View comments or post a comment on this story. (0 Comments)

More From the Editor's Blog Posts

February 12, 2019

Come Together to Shut Down the Shutdown, Fund a Transit Bill

As I write this, we are a few days away from another potential government shutdown if negotiations on border security are not hammered out.

November 6, 2018

When voting 'yes' says 'no' to funding for transportation

I’m crossing my fingers that by the time you read this, the proposition repealing California’s gas tax and vehicle fees (SB 1) will have failed.

July 2, 2018

Lest we forget, we are all human beings

As you may know, I like to use this column to draw attention to transportation-related issues that are important to me, such as climate change, accessibility, and innovation.

June 30, 2015

Can Courtesy Campaigns Curb the 'Trashing' of Transit?

It drives me nuts when people litter. One of my biggest pet peeves is when people throw trash out of their car windows while they’re driving. I’m always tempted to honk my horn when I see drivers slyly ditching cigarette butts through their open window. Listen up, people. We see you!

April 28, 2015

How transit agencies can manage the 'blizzard' of negativity on Twitter

Agencies that use Twitter to respond to users’ complaints or answer questions get more positive Twitter reaction and more civil discourse online, according to Lisa Schweitzer the author of a recent study analyzing tweets of public transit agencies. “It’s about the marketing potential of social media — a lot of public transit agencies are simply tweeting their problems to the world by blasting out late service announcements. That’s not a good use of Twitter,” she says. “Transit agencies can influence the tone of the discussion by interacting with patrons online,” Schweitzer explains. “It gives people something to respond to, and it reminds people that somebody is listening.”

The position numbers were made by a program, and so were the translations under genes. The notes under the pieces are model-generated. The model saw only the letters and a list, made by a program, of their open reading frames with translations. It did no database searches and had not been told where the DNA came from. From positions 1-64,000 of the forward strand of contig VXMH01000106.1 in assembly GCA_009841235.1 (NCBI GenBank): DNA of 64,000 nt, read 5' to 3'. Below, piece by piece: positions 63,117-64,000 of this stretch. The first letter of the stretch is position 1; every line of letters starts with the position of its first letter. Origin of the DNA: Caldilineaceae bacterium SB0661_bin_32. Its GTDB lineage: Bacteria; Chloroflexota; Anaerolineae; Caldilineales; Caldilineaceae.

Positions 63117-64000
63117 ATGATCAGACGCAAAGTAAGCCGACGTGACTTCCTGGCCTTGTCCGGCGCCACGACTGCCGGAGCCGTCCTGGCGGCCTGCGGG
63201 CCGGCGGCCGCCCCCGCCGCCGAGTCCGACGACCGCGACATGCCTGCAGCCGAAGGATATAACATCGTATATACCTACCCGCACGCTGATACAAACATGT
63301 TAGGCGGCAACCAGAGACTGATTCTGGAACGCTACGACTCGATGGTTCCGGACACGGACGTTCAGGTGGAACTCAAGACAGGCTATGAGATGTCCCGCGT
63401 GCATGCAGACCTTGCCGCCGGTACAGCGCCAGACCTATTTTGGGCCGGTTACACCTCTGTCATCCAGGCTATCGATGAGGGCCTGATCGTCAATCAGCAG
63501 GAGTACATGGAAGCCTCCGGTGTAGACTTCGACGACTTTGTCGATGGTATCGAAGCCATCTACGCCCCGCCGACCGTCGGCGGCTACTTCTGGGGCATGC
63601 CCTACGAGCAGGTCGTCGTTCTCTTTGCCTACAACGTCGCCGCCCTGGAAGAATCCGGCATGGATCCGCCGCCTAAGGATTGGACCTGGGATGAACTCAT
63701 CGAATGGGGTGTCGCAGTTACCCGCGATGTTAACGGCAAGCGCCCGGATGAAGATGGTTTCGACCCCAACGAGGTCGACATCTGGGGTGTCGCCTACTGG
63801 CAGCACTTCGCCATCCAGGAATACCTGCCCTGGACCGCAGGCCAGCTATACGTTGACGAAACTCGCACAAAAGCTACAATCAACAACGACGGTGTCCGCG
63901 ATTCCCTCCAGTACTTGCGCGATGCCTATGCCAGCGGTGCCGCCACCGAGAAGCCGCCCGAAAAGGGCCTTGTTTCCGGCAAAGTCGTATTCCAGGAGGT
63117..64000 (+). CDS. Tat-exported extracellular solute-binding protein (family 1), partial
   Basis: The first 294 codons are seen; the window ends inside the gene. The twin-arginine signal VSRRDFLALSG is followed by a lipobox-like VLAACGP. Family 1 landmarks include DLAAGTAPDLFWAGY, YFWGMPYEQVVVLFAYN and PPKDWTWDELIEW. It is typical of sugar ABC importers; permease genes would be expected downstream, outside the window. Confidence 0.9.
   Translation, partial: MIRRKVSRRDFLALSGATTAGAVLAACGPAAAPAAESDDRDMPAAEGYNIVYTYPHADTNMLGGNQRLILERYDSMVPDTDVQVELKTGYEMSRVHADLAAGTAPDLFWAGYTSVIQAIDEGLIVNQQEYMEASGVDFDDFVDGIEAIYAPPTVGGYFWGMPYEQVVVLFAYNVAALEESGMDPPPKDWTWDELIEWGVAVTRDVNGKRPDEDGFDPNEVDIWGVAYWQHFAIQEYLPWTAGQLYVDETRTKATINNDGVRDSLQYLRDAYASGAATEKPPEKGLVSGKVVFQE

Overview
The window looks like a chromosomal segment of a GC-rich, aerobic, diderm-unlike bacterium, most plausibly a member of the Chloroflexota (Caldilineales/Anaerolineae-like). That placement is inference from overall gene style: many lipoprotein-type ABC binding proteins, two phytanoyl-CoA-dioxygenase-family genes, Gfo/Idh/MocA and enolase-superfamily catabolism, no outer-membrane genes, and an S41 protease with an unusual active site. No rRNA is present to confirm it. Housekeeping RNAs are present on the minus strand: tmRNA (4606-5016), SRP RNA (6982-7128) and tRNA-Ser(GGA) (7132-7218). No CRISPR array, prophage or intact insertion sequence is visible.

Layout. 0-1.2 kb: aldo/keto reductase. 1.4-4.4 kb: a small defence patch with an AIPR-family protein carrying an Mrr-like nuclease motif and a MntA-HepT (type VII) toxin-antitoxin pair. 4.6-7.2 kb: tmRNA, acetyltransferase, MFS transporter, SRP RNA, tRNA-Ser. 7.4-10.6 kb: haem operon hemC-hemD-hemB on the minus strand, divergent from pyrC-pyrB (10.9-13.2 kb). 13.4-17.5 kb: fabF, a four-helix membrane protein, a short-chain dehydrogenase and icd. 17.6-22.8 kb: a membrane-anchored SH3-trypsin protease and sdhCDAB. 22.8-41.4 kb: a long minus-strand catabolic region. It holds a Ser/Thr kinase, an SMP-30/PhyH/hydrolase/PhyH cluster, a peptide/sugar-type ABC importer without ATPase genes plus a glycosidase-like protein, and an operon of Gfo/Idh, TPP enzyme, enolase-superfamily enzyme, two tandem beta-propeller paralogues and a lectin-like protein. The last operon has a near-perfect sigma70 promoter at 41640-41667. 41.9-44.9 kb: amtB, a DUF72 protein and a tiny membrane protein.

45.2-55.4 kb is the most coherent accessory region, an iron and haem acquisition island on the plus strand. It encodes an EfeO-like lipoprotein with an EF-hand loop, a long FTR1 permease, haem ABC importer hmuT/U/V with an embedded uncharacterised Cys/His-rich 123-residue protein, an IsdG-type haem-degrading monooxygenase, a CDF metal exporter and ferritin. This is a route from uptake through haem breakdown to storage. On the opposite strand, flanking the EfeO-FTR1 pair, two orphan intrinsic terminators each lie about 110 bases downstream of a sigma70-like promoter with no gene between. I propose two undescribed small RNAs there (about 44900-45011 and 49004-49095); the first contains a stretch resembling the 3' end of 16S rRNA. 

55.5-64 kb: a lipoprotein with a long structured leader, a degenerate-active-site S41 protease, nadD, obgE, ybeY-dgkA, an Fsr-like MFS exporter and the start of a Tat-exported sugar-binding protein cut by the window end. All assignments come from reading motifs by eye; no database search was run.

See More

Post a Comment

Post Comment

Comments (0)

More From The World's Largest Fleet Publisher

Automotive Fleet

The Car and truck fleet and leasing management magazine

Business Fleet

managing 10-50 company vehicles

Fleet Financials

Executive vehicle management

Government Fleet

managing public sector vehicles & equipment

TruckingInfo.com

THE COMMERCIAL TRUCK INDUSTRY’S MOST IN-DEPTH INFORMATION SOURCE

Work Truck Magazine

The number 1 resource for vocational truck fleets

Schoolbus Fleet

Serving school transportation professionals in the U.S. and Canada

LCT Magazine

Global Resource For Limousine and Bus Transportation